H. P. Lovecraft

The Music of Erich Zann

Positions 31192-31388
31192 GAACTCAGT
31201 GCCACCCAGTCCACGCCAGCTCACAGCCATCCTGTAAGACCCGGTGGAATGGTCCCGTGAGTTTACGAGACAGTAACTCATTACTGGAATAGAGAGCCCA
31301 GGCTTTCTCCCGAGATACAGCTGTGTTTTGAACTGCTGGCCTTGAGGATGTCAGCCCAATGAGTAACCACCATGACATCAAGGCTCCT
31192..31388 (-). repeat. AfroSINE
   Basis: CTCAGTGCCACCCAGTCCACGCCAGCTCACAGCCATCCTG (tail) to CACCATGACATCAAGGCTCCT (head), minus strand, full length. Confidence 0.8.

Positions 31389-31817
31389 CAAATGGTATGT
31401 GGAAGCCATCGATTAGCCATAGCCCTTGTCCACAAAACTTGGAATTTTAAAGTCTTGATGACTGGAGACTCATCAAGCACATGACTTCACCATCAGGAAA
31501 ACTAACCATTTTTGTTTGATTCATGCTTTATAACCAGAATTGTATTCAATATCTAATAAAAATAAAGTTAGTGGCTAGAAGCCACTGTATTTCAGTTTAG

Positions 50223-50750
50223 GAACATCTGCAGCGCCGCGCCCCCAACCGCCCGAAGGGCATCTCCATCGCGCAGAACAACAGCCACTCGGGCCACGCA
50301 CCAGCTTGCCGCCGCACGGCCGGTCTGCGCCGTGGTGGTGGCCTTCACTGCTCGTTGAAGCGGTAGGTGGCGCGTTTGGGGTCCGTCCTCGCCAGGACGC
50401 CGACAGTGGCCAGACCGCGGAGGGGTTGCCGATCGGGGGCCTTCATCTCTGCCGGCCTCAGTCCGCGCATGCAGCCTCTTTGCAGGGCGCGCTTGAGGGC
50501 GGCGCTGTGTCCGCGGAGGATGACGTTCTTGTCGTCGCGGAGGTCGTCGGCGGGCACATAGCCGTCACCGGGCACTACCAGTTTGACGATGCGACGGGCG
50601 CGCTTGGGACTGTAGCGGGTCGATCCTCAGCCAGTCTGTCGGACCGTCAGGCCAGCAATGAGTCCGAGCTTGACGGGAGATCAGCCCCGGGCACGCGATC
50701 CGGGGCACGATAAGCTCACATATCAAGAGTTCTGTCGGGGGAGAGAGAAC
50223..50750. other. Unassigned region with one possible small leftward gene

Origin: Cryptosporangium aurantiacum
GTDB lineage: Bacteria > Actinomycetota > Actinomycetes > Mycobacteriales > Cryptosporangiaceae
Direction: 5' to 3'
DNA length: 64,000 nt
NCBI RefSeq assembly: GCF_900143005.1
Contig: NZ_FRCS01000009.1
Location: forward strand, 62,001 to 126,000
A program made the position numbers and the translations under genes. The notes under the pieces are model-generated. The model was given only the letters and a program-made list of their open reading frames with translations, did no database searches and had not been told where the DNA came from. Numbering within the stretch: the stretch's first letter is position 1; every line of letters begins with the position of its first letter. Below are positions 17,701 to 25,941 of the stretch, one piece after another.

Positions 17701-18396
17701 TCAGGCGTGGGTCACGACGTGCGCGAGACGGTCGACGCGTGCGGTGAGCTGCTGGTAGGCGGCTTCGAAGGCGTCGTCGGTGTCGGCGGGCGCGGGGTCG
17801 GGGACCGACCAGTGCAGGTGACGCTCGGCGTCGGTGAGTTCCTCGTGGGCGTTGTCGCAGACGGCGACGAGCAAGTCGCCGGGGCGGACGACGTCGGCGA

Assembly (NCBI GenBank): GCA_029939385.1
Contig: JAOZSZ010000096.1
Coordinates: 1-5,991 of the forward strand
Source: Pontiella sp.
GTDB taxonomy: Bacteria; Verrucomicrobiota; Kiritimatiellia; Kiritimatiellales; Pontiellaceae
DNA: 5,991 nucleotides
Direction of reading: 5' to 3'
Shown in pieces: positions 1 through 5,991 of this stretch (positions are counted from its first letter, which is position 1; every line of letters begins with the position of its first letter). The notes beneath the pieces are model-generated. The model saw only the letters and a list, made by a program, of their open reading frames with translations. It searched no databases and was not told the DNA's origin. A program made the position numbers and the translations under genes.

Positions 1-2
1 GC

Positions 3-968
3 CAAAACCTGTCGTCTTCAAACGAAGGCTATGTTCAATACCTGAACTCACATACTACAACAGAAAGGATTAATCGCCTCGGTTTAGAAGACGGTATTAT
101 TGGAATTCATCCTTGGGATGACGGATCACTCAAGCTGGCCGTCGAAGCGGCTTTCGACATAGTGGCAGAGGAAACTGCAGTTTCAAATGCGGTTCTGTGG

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The Music of Erich Zann by H. P. Lovecraft is a horror short story by American author H. P. Lovecraft. Written in December 1921, it was first published in National Amateur, March 1922. The story is an account of the enigmatic Erich Zann, an elderly musician whose unique and unworldly melodies draw the curiosity of a young university student. Plot Due to lack of funds, a student studying metaphysics abroad is forced to take up lodging in a cheap apartment building on a street named the "Rue d'Auseil". The street is not far from his university and is bordered by a river, dark warehouses and a large wall, and is described as being very steeply inclined, as if being on a cliff. The student cannot see what lies on the other side of the wall, as only a single window on the top floor of his building looks over it. Along with the building's disabled landlord, Blandot, one of the few other tenants is an old German man named Erich Zann. The old man is mute and plays the viol[a] with a local theater orchestra. He lives alone on the top floor and at night he plays strange melodies the student has never heard before. Despite Zann's reclusiveness, Blandot reveals his identity to the student, who approaches him in the hallway one evening and asks if he can listen to Zann's music. Zann relents and allows the student to enter his room. He plays for the student some of his unique melodies but not the same as the student had previously heard. The student asks him if he could play his music from the previous nights, awkwardly humming and whistling the notes he remembered. Zann is taken aback by the request and nervously glances at the window in his room, covered by curtains. The student recognizes the window as the only one that can oversee the wall at the end of the mysterious street. He approaches it to look outside but Zann angrily pulls him back. The student is fed up with Zann's eccentricities but Zann explains through writing that he is simply a lonely old man, and suffers from numerous phobias and nervous disorders. He is pleased that the student likes his music, but refuses to play the particular tunes that the student asked for. He persuades the student to move to a lower floor in the apartment as he would prefer the student not listen to them. The student sympathizes with Zann and agrees to move. Zann promises that he will invite the student to his room to hear his other music. After the student moves, however, Zann returns to his antisocial behavior and his health deteriorates, eventually not letting the student listen at all.
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